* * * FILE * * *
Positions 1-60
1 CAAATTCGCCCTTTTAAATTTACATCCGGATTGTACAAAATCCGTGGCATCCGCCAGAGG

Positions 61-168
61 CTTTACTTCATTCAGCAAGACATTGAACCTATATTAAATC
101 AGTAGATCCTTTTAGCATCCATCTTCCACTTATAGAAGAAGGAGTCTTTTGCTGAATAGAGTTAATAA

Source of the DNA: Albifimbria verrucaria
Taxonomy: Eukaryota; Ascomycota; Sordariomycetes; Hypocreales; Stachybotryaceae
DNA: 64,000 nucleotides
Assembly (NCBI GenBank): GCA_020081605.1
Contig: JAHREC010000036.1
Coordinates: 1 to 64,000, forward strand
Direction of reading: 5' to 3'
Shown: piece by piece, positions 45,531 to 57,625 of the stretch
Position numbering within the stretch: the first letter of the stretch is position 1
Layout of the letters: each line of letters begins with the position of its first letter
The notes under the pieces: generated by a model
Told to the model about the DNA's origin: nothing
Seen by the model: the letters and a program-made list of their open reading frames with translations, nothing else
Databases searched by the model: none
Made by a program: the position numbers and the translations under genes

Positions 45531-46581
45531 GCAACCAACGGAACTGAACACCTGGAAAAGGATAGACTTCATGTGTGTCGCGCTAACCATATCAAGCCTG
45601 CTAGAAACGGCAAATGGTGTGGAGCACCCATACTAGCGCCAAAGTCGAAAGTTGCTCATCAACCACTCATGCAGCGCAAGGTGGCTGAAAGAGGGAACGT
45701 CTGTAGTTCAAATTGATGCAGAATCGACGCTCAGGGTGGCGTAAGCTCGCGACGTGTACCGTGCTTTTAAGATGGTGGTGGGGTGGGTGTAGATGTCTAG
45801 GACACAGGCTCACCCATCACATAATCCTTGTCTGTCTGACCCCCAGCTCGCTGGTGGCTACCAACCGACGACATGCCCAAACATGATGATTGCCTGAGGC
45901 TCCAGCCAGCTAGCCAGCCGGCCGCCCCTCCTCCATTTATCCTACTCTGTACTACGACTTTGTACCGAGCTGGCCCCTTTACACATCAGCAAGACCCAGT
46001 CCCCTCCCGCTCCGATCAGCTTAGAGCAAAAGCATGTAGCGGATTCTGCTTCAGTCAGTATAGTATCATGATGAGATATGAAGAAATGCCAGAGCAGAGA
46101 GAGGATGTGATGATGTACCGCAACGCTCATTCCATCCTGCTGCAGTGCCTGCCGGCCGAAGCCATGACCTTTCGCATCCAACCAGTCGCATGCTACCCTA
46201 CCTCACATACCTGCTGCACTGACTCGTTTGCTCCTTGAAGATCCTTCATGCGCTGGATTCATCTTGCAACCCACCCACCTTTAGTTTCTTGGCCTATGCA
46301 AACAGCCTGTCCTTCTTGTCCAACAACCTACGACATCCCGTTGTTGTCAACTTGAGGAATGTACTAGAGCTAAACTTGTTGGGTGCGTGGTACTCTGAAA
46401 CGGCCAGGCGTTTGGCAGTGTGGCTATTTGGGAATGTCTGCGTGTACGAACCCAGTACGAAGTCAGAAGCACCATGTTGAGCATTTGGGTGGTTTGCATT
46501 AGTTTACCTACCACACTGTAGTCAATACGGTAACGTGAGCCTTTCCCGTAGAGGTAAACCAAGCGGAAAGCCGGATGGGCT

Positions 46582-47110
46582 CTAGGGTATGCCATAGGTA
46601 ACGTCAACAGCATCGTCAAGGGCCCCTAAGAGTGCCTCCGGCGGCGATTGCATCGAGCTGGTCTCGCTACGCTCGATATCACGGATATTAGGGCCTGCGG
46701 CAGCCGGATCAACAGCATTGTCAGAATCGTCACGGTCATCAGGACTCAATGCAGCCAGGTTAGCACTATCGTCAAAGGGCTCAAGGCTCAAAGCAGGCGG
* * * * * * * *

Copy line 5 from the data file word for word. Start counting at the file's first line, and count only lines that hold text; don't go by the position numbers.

101 AGTAGATCCTTTTAGCATCCATCTTCCACTTATAGAAGAAGGAGTCTTTTGCTGAATAGAGTTAATAA